JOHANNESBURG – South Africa will need to target Asian markets to boost maize exports this year after bumper crops at home and in neighbouring countries depressed prices and dampened demand in Africa.
South African farmers, who are expected to produce a maize surplus of around 3.5 million tonnes this season, will need to attract new maize importers or crops may be wasted in another setback for a struggling economy.
South Africa posted a maize deficit last year due to a scorching drought but will return to surplus this season.
Africa’s biggest commercial crop producer exported almost all its maize surplus in 2014/15 to other African countries.
This season South Africa hopes to export most of its maize surplus for the first time to Asia and the Middle East, where buyers use it for animal feed rather than human consumption.
Industry producer group Grain SA said it will target markets including Japan, South Korea, Taiwan and the Middle East. South Africa has a geographical advantage over rivals like Argentina to supply these markets.
“Most of those countries in the East don’t have a lot of land, their animal feed industry mostly imports all the raw materials,” Grain SA chief executive Jannie de Villiers told Reuters. “I don’t expect a lot of maize going into Africa.”
South Africa’s will struggle to sell maize in Africa after increased rainfall boosted crops in Malawi and Zambia which have lifted export bans on their non-genetically modified (GM) crops that are preferred on the continent.
“It looks like Africa is well supplied and if Africa needs maize, with the likes of Kenya and Burundi, they still have tough restrictions on GM,” said Wandile Sihlobo, an economist at the agricultural business chamber.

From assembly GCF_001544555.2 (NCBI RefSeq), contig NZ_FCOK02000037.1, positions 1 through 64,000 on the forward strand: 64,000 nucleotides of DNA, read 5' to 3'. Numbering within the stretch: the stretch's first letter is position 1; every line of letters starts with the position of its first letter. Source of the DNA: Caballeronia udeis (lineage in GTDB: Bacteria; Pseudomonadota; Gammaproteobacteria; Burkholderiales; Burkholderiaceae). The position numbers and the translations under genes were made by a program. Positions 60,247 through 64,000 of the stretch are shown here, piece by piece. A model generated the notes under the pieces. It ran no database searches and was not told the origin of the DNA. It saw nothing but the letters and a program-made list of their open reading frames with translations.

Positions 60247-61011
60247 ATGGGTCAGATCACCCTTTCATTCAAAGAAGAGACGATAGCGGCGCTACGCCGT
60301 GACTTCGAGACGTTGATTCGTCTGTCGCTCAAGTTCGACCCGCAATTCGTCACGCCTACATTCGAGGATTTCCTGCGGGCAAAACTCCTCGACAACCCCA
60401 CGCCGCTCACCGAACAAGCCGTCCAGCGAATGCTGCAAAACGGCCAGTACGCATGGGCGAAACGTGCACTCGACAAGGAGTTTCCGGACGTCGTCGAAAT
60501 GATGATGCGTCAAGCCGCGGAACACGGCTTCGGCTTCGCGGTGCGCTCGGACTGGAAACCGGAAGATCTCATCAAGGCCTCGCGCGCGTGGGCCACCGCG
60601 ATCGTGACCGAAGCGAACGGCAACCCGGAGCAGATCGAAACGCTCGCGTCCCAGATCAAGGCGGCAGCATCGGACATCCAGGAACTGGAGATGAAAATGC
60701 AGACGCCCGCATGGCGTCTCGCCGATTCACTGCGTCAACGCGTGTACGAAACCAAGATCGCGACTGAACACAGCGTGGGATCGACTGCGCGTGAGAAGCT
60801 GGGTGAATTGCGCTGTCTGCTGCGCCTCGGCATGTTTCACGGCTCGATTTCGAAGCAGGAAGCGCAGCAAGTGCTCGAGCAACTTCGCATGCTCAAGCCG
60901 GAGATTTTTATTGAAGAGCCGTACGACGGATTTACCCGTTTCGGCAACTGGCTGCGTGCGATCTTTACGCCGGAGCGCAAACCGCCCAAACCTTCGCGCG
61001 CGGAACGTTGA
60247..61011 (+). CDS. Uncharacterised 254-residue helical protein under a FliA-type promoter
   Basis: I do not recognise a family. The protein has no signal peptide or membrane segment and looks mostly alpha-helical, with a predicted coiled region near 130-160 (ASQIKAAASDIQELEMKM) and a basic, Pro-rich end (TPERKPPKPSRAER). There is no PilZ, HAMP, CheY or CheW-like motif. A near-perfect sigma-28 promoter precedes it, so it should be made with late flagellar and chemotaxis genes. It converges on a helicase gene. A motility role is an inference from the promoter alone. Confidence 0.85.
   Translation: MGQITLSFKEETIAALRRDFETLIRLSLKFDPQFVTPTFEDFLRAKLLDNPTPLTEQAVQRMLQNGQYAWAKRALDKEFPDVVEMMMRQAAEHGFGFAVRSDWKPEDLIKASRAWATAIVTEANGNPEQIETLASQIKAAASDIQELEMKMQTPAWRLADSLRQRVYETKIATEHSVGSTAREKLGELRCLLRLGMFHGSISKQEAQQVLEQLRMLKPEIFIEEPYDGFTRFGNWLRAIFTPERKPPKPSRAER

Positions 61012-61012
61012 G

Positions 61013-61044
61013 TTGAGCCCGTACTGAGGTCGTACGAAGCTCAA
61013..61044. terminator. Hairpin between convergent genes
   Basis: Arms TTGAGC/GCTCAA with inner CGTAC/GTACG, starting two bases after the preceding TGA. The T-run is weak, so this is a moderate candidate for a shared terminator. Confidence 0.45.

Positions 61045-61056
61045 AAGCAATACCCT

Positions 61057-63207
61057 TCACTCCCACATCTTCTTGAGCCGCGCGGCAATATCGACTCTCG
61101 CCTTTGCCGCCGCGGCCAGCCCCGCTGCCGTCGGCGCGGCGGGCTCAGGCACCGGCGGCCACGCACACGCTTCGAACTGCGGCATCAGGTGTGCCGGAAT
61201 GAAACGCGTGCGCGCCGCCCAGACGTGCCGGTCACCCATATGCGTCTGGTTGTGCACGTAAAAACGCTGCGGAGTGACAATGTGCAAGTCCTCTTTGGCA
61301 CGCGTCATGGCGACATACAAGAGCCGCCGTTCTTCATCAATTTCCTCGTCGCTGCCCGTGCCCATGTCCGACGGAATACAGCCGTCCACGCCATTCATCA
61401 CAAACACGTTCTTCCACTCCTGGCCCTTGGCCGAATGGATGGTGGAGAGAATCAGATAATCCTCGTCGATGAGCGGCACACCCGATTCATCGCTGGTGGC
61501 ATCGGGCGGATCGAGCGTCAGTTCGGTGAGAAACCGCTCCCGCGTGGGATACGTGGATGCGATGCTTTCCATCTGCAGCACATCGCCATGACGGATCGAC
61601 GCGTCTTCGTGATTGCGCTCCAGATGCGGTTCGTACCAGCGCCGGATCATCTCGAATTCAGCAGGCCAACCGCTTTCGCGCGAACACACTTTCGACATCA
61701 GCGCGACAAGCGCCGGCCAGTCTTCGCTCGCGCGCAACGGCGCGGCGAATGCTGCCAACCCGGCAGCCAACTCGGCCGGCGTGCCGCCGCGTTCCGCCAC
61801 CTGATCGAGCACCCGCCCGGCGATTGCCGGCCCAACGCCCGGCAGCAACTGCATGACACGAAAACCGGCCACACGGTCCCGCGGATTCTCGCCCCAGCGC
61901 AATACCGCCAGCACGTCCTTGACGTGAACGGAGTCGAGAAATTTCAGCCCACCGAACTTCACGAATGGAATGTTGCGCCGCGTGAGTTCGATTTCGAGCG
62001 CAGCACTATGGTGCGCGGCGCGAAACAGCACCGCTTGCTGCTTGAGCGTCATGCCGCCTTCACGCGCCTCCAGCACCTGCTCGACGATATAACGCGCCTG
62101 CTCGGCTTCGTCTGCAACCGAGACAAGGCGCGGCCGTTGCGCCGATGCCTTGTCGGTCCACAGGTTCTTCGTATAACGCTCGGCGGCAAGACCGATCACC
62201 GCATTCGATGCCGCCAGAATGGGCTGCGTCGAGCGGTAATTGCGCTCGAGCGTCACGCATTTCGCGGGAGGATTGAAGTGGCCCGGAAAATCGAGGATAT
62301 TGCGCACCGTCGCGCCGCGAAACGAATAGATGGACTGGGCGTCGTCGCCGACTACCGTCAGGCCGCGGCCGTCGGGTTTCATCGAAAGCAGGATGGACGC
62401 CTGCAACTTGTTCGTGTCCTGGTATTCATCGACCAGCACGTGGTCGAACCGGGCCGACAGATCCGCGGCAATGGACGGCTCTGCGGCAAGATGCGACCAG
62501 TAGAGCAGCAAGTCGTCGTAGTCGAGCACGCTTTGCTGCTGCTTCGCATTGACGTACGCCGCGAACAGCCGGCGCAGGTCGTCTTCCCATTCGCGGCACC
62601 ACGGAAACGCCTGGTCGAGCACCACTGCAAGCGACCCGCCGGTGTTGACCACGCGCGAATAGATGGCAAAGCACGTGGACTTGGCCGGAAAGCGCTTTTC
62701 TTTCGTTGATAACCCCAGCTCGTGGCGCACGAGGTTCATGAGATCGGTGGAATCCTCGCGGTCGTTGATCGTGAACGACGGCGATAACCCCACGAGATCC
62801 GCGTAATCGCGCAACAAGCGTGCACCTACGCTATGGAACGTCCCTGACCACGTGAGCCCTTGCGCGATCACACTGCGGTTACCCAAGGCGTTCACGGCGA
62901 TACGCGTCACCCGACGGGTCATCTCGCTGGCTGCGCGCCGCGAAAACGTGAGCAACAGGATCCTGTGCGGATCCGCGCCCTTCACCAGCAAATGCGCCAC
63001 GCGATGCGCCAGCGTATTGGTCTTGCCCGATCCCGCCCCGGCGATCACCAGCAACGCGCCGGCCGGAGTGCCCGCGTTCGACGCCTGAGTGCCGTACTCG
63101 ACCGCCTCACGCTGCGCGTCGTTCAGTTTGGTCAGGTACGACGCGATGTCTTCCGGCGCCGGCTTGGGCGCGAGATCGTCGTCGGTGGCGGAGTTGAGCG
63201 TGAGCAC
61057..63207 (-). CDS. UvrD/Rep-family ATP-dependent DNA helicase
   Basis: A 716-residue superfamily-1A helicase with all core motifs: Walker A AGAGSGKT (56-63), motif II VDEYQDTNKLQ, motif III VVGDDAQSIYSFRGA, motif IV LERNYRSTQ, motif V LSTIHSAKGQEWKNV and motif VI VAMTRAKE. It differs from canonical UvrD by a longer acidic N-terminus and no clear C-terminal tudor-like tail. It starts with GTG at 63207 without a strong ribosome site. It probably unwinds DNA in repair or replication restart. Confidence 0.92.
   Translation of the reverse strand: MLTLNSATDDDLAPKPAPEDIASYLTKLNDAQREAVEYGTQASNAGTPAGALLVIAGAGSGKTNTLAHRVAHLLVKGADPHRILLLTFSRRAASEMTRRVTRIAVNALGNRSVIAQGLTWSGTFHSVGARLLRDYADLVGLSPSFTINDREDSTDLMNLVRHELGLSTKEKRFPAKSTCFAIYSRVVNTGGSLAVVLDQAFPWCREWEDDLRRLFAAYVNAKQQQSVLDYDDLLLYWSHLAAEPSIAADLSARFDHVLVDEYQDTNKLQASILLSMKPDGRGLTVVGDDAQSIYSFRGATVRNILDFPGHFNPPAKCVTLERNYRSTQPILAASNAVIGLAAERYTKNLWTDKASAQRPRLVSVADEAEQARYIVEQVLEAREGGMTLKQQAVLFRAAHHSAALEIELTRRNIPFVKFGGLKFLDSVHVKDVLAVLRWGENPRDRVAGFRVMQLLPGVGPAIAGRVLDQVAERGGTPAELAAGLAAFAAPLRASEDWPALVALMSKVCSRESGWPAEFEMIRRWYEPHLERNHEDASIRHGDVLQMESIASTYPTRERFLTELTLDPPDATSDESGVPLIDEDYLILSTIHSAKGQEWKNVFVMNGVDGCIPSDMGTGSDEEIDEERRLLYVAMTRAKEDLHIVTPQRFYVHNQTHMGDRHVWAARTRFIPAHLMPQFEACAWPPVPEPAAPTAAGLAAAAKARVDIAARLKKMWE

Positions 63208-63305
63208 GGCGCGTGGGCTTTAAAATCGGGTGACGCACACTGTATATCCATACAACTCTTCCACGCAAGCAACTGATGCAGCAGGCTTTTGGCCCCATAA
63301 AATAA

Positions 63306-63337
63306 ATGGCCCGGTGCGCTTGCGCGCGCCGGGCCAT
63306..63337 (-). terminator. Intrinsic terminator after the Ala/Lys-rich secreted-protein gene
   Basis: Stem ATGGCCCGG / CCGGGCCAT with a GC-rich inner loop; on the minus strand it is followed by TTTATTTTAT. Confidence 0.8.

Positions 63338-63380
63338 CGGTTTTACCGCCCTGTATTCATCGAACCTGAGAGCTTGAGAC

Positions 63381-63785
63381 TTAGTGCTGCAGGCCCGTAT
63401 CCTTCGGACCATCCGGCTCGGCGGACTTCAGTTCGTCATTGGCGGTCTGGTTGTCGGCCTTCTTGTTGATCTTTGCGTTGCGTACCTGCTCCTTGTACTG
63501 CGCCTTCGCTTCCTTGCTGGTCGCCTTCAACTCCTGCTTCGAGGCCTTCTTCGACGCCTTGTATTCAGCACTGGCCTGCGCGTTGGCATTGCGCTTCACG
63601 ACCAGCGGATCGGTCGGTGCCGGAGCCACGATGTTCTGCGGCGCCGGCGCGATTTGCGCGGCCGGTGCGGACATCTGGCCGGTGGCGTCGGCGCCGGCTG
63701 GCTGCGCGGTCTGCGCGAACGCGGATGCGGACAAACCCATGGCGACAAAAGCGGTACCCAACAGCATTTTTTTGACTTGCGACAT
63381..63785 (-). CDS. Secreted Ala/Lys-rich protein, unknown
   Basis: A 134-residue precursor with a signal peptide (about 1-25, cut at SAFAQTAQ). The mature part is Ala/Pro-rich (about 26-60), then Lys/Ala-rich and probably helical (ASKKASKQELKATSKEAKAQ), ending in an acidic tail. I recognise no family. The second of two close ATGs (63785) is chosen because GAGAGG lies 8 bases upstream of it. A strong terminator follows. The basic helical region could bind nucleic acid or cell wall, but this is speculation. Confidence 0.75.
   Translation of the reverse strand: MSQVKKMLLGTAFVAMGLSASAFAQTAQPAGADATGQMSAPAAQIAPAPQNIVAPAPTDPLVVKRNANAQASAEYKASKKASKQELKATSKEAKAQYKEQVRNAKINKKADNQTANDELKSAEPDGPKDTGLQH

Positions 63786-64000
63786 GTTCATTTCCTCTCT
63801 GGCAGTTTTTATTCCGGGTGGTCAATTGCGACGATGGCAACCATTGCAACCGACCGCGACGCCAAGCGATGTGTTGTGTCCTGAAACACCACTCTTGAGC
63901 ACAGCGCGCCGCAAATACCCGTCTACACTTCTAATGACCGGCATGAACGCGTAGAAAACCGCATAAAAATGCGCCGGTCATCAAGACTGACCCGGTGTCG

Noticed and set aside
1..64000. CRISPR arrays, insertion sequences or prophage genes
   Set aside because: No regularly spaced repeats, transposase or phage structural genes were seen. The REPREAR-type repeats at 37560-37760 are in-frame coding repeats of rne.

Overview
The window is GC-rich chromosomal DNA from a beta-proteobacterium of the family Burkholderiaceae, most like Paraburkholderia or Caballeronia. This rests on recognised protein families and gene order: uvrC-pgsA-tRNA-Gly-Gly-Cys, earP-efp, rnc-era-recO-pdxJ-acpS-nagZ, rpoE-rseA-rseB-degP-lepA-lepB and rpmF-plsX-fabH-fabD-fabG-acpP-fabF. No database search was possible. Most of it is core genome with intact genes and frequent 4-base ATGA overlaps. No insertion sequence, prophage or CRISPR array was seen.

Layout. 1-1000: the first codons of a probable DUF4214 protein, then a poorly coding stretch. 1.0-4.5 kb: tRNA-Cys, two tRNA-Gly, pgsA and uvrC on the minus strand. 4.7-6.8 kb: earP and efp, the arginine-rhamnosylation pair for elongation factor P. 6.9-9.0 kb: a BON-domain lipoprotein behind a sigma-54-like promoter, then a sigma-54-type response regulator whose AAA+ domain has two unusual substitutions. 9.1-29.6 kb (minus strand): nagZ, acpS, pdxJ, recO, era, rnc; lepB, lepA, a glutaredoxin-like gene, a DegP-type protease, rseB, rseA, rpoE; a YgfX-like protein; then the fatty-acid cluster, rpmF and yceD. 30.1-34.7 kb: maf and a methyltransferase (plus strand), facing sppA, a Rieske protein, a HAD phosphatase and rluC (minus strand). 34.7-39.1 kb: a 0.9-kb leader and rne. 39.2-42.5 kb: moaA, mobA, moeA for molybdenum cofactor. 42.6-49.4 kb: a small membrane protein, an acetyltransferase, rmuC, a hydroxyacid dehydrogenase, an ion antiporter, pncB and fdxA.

South Africa is expected to harvest a record 15.6 million tonnes of maize this year, double last year’s output. Favourable weather conditions have lifted yields following an El Nino induced drought that scorched crops in 2016.
South Africa’s domestic consumption is usually around 10.5 million tonnes.
Persistent low maize prices may result in farmers, many of whom have high debts following the drought, reducing next year’s plantings and switching to more profitable crops such as soy beans, said de Villiers.
South Africa planted an estimated 2,628,600 hectares of maize this season, up 35 percent from the previous year when plantings and yields were hard hit by the drought.
White maize used mainly for human consumption in South Africa will likely be used in animal feed along with the yellow variety if prices continue to drop amid an over-supplied market.
“A lot of the surplus of white maize will be utilised locally in animal feed rather than exported,” said de Villiers.
The white maize contract due in September was down 1.49 percent to 1,780 rand a tonne by 0857 GMT, around 67 percent lower than record peaks of over 5,000 rand a tonne scaled in January last year during the drought.